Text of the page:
I’m in Orlando, the land of Mickey Mouse. I won’t see him though; I’ve been attending the ASQ Quality Management Division Conference. It was quite excellent. It’s a relatively small conference, about 600 people, but that was a good size. It provided great opportunities to meet people and have a conversation with them. I met some wonderful people, very pleasant to speak with, and interesting. You get a wide variety of people at conferences, meaning a wide variety of occupations and jobs. Even at a conference on quality management there were people from many different industries and jobs. I met people from NASA, Pratt & Whitney (the aircraft engine manufacturer), the University of Texas Cancer Center, a steel company (Gerdau Ameristeel), the US Army Corps of Engineers, a couple of consultants, a school district in Texas (Aldine Independent School District), and a student. And that’s just the people I both had a conversation with and got their business card.

I enjoy meeting new people, but this isn’t something I could do just a few years ago. I’m basically pretty shy, and never used to be able to just walk up to someone at a conference or meeting and start a conversation. That is, until I started hanging out with Frank and Ken. They’re amazing, how easily they meet people and start a conversation with them. Especially Frank. He can walk into a room and within five minutes get to know half the people like he’s known them for twenty years. So I started watching them to see how they did it, and started practicing. I found that all it really takes is just to say “hi” to someone. So that’s what I do, I just say hi to whoever I’m sitting next to or standing next to. It sure beats spending the whole conference watching everybody else talking and having a great time. Try it next you go someplace where you don’t know anyone.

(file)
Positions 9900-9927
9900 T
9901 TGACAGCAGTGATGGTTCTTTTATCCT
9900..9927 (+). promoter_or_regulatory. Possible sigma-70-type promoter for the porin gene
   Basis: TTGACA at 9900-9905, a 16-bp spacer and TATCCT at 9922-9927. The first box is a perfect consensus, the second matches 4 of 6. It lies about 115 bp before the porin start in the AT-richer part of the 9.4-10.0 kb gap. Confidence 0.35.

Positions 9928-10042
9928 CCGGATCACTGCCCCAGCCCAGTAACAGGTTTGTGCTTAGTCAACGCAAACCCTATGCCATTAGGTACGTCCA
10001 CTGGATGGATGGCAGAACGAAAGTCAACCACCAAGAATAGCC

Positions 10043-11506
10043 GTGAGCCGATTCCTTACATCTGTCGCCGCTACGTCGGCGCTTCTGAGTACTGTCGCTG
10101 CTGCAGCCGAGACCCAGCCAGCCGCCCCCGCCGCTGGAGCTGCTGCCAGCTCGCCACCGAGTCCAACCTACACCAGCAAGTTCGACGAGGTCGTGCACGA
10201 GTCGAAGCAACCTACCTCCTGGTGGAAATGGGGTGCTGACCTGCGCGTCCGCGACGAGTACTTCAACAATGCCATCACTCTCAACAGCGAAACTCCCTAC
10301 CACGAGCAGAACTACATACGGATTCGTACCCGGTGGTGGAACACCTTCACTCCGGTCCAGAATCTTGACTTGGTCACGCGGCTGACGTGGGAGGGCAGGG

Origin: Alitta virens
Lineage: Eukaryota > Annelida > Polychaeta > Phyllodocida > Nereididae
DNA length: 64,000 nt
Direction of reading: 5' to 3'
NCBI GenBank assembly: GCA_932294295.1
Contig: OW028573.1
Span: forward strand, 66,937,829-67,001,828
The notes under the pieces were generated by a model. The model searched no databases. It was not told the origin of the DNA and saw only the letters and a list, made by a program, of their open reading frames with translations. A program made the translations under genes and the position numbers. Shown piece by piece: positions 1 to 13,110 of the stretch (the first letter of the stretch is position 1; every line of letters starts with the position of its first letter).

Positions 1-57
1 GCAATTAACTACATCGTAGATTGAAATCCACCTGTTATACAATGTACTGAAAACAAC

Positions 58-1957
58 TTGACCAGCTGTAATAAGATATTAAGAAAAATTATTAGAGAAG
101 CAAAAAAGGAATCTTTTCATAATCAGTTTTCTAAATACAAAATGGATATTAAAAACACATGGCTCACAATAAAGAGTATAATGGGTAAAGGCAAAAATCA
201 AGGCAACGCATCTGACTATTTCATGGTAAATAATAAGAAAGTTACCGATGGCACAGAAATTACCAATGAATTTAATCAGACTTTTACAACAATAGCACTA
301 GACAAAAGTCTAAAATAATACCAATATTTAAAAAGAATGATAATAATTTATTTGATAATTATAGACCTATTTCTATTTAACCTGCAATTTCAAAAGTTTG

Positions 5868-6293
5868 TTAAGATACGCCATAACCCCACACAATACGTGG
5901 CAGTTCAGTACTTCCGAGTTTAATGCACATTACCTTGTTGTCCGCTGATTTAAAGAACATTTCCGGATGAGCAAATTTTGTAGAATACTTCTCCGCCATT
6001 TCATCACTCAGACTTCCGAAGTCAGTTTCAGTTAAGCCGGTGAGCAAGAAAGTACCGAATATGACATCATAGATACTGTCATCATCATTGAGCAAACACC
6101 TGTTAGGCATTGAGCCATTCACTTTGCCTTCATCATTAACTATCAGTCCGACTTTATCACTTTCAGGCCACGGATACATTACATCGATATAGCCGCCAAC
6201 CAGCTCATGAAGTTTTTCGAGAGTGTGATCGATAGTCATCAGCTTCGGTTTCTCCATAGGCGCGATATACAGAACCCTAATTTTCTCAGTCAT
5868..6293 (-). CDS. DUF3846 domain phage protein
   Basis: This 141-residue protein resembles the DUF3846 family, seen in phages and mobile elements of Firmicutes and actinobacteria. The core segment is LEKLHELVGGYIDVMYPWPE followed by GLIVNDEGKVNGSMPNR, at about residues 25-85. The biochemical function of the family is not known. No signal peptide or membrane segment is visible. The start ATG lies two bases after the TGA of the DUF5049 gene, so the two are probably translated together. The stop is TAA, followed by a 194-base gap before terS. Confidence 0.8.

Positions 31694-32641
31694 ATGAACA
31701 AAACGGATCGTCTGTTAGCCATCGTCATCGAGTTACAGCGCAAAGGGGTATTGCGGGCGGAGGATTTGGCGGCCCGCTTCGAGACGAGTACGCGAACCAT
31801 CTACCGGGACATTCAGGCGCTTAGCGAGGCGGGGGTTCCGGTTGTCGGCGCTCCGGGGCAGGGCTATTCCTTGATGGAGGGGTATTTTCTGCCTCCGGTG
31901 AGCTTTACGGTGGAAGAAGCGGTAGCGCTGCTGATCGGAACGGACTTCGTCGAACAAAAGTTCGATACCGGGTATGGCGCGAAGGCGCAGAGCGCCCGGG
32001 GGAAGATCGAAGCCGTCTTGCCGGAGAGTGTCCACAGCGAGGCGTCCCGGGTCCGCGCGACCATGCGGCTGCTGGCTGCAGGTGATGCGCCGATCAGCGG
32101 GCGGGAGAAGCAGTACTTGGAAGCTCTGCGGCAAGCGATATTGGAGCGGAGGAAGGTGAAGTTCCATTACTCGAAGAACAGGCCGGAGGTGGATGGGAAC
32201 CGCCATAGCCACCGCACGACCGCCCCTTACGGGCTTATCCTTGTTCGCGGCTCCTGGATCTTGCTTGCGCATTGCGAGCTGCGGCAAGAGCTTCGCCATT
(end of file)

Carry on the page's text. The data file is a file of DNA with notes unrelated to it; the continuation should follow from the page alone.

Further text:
I came to this conference to give two presentations, which I did. Why two? Because in the call for papers it said you could submit a maximum of two, and if you submit two, the odds of getting accepted are better. So I submitted two, and both were selected. The worst they could do is say no, right? So why not ask? I thought they went well, and since at least a few people came to both, they must have been pretty good. It feels good when someone comes up to you after your presentation and tells you they got a great gem that they were missing and are going to take it back to work with them and put it into practice. For at least one gentleman it was the methodology that I presented (and is in my book, The Small Manufacturer’s Toolkit) for selecting “the right tool for the job.” Several people got their gem from my Strategic Planning session; and that methodology for selecting the right tool for the job always turns on the light bulb for some people.

In my next post I’ll tell you where I found my gem at the conference.

Slow Wireless

I'm trying to make a couple of posts, but there's no internet in my room (I'm in a hotel in San Francisco) and the wireless connection in the lobby is poor, at best. I'll post my entries as soon as I can. Stay tuned.

Thursday, February 14, 2008

It's not failure if your learning

I'll write more on this, but I have to share this for now.

During the coaching clinic I attended, I had to keep asking myself if I was in a rugby coaching clinic or a business seminar. The similarities were striking. My book, Business Lessons from the Rugby Field, is practically writing itself. One of the things the instructor said was that you have to let the players fail during practice sometimes. That's how they'll learn. If you only show them the right way, and just drill that into them, they'll never know what to do in a real game situation. If they never fail, they'll never learn what doesn't work. If they don't fail, it means they're not trying new things.